Google announced OpenTitan on Tuesday, a special-purpose chip design for open source security for use in data center servers, storage, peripherals and other devices.
OpenTitan is an open source silicon-based Root-of-Trust (RoT) project of Google to deliver “design and integration guidelines” for developers of servers and other devices, Google wrote in its Open Source blog. “Silicon RoT can help ensure that the hardware infrastructure and software that runs on it remain in their intended, trustworthy state by verifying that the critical system components boot securely using authorized and verifiable code,” the blog said. Root-of-Trust uses cryptography to ensure that a chip hasn’t been tampered with.
The security features of OpenTitan are considered increasingly essential in an era when sophisticated hacks can be coordinated by nation states to infiltrate computers and other gear introduced into the supply chains of the U.S. and other countries for long-term spying. The U.S. Senate is currently considering a bill designed to track computers and other gear shipped from countries such as China that are used in U.S. government agencies, including the Department of Defense.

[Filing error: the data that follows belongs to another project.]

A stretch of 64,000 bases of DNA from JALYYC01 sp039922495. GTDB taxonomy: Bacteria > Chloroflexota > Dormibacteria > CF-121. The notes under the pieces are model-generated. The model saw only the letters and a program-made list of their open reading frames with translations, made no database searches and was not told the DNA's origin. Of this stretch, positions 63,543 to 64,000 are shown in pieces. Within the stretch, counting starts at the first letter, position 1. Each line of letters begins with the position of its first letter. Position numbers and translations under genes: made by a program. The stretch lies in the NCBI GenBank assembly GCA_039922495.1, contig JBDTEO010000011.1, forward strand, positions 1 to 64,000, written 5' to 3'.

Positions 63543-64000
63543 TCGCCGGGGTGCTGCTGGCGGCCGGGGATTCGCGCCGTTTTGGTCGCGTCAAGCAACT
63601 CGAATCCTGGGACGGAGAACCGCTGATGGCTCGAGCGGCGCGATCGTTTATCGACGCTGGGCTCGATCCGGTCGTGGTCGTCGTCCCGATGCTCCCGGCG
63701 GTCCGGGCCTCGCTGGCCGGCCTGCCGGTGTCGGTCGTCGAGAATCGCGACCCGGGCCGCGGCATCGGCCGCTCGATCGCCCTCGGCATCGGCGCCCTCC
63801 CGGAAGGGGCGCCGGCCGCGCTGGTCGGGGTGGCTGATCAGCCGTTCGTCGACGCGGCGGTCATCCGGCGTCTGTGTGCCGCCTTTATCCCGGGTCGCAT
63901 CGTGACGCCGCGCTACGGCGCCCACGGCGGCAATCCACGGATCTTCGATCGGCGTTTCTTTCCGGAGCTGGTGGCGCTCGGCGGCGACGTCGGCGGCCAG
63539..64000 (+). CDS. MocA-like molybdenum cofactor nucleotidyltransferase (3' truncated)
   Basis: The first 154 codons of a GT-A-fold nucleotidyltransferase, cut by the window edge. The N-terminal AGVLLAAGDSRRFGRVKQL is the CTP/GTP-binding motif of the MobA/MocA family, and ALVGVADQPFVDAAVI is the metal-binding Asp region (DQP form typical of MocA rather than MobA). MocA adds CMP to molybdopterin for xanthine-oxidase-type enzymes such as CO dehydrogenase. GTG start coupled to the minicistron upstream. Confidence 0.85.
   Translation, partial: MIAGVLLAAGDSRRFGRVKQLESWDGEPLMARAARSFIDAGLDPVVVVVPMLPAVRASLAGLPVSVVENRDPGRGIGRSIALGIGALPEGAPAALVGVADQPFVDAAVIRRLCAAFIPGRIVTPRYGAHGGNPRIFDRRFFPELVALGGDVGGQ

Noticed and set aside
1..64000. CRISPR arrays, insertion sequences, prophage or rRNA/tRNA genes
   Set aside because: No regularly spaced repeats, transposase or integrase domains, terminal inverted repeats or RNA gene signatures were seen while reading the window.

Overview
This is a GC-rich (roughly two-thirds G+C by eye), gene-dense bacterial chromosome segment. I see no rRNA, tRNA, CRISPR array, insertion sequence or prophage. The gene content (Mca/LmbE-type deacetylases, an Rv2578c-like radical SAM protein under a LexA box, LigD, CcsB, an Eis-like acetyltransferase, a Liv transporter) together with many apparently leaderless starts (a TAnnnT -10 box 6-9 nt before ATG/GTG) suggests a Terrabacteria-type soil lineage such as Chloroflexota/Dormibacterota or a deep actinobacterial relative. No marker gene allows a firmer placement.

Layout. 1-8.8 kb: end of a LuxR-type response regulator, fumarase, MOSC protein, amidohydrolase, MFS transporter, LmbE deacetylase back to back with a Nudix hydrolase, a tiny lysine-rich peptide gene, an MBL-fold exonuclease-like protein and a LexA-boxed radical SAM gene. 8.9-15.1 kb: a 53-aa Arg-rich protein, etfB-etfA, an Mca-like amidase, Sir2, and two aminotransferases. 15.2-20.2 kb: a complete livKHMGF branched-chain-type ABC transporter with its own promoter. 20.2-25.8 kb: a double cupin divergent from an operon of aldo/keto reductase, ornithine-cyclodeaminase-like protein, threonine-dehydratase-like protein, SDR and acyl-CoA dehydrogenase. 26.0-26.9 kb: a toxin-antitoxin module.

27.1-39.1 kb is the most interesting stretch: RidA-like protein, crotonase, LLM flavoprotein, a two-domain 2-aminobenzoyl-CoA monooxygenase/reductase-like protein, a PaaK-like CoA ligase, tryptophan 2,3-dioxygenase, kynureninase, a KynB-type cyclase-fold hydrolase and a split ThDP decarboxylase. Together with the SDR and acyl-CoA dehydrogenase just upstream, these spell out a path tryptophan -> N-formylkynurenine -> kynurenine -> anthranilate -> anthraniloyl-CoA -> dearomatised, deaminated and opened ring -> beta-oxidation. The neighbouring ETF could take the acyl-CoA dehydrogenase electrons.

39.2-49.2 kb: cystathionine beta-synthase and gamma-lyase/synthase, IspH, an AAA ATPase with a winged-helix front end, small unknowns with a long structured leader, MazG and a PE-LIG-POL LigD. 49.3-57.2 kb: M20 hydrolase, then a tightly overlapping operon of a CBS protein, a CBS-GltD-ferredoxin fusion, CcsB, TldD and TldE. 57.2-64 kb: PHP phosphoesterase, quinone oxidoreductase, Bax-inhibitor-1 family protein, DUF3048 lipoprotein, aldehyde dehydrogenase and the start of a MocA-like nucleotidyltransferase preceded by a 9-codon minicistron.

The silicon RoT can be used in server motherboards, network cards, client devices like laptops and smartphones, but also in a variety of IoT devices. It is platform agnostic. Google has its own custom-made Titan chip, first introduced in 2017 to ensure that the computers in Google’s cloud data centers boot with verified code in a known trustworthy state. “We want to spread the benefits of reliable silicon RoT chips to our customers and the rest of the industry,” Google said. “We believe that the best way to accomplish that is through open source silicon.”
OpenTitan is a coalition of Google, Western Digital, Nuvoton Technology, G+D Mobile Security and ETH Zurich and is managed by lowRISC CIC, an independent non-profit with an engineering team based in Cambridge, UK.
OpenTitan fits into a similar security category as Apple’s proprietary silicon called the Apple T2 that is deployed in recent MacBooks. It controls security functions and stores passwords and encryption keys.
Google is also part of the Open Compute Project, which also includes Facebook and Intel. It was created to promote open-source core server designs for more efficient operations.